A child who was the victim of incest was denied an abortion in Florida since the state instituted its 15-week ban in July, the local Planned Parenthood chapter told BuzzFeed News.
The GOP-controlled state legislature allowed exceptions to the 15-week ban in order to save the pregnant person's life, prevent a serious injury, or if the fetus has a fatal abnormality. There are no exceptions for rape or incest, and violators of the law could face up to five years in prison.
Laura Goodhue, vice president of public policy for Planned Parenthood of South, East, and North Florida, did not disclose the patient's exact age or the state they traveled to receive an abortion, but she told BuzzFeed News they were in middle school. Goodhue had initially said another middle schooler who experienced incest was denied an abortion in Florida, then on Thursday clarified to BuzzFeed News that the cause of the second patient's pregnancy was not confirmed.
In order to obtain the procedure, both of the young patients had to travel "at least two, three states away," she said. Planned Parenthood helped arrange their travel, and they were accompanied by family members.
"The cruelty of forcing a very young person, who has already survived a horrible case of violence, to give birth, it just takes away their rights to bodily autonomy, and it is really turning a blind eye to what is happening in our society," she said.
Democrats in Florida had tried to add exceptions for rape, incest, and human trafficking into the bill before the ban was in effect, but that effort was rejected by the Republican lawmakers in February.
The 15-week ban came as neighboring states like Georgia and Alabama have almost or completely banned abortion. Since June, Florida clinics near the state's border have seen more than double the typical number of patients, Alexandra Mandado, president of Planned Parenthood of South, East, and North Florida, said in a virtual press conference on Wednesday.
At their clinics, Mandado said, they are also seeing an increase in young people seeking abortions, as well as an increase in survivors of domestic abuse, rape, and incest, "none of whom have any say of their own bodies if they are over 15 weeks pregnant," she said. "We are seeing patients who did not know that they were past 15 weeks of pregnancy."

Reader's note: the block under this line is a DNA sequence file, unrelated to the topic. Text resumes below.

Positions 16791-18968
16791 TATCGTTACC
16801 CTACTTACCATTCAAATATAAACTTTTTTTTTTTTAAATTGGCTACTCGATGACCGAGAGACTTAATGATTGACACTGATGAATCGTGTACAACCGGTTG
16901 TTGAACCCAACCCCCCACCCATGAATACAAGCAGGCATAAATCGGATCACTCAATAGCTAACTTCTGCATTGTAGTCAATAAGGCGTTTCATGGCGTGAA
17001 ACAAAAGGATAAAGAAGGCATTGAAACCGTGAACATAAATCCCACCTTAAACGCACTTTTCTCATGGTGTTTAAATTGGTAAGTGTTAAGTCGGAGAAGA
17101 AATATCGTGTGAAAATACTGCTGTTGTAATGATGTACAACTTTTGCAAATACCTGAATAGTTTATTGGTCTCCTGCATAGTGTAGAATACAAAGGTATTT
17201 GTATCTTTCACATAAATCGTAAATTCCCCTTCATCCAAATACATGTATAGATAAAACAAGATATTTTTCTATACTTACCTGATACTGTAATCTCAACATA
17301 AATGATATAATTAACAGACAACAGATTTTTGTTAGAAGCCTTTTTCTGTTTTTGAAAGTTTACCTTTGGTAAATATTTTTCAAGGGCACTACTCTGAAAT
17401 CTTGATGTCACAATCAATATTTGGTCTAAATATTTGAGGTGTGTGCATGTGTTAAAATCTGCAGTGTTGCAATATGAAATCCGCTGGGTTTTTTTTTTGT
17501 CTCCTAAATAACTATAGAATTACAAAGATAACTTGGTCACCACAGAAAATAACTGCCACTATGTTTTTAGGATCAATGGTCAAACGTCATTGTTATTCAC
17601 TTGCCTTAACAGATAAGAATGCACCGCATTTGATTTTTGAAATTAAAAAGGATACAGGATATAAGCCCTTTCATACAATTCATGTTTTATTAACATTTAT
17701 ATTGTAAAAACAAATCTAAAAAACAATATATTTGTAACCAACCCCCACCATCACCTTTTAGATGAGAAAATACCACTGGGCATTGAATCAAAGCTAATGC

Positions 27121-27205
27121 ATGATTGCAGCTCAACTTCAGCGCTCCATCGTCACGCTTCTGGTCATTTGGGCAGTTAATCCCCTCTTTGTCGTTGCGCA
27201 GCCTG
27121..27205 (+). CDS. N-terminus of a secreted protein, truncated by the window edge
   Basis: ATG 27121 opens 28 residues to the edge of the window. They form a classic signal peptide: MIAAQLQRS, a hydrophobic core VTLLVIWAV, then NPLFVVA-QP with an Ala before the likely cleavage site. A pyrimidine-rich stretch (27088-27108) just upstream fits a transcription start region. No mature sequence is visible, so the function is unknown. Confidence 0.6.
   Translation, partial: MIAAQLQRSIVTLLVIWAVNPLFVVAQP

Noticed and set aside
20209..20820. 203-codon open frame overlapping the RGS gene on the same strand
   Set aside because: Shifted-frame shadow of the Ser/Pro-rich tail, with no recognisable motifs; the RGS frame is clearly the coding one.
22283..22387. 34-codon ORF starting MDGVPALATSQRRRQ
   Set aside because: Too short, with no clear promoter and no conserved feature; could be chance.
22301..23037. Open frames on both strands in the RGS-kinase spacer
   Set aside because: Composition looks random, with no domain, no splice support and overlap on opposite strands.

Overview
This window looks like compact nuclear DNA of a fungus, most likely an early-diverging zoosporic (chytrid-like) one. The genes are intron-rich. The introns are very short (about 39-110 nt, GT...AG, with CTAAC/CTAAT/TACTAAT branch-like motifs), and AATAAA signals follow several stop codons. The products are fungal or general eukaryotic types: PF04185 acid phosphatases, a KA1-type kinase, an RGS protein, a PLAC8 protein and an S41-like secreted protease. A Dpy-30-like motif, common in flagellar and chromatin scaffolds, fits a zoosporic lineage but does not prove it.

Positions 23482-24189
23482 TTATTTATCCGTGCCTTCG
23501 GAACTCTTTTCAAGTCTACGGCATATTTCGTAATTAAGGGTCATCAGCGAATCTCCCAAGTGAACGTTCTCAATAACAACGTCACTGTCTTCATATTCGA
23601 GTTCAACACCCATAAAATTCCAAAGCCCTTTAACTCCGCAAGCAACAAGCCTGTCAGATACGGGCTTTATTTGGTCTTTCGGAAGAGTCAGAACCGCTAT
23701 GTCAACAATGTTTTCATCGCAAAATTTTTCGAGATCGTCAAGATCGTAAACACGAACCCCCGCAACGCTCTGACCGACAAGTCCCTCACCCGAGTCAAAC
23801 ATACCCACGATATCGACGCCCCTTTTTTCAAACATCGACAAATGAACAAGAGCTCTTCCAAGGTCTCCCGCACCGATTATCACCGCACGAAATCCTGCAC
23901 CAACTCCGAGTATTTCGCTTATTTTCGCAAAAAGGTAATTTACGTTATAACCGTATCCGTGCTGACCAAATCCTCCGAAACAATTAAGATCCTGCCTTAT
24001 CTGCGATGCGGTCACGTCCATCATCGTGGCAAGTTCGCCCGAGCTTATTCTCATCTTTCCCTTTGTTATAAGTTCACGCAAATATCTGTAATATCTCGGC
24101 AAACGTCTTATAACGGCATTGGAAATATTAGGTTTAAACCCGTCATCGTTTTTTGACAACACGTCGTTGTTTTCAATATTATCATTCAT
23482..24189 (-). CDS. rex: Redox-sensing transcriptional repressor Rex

Mandado told the story of a patient who had been experiencing symptoms of chronic fatigue, nausea, and vomiting. Multiple doctors attributed her symptoms to long COVID. But after weeks of doubt, she finally took a pregnancy test and found that she was unexpectedly pregnant, Mandado said.
"When she arrived at Planned Parenthood, she learned that she was past the limit of our state's abortion ban," she said.
Dr. Shelly Tien, an OB-GYN who provides care in northern Florida and also spoke at the press conference, said many of the patients who have been turned away because they are past the 15-week mark are young or experiencing intimate partner violence.
"We are seeing this restriction have profound and terrible effects for some families in the most desperate of situations," Tein said.
Tein added it was heartbreaking not to be able to provide care locally for the young incest survivor.
"To not be able to provide that service because of the restriction for a patient in such a terrible and violent situation is horrible," Tien said. "This patient was sent to another health center in another state ... but that is another delay and barrier that that young girl should not need to face."
Correction: An earlier version of this article, using information provided by Planned Parenthood, misstated the number of victims.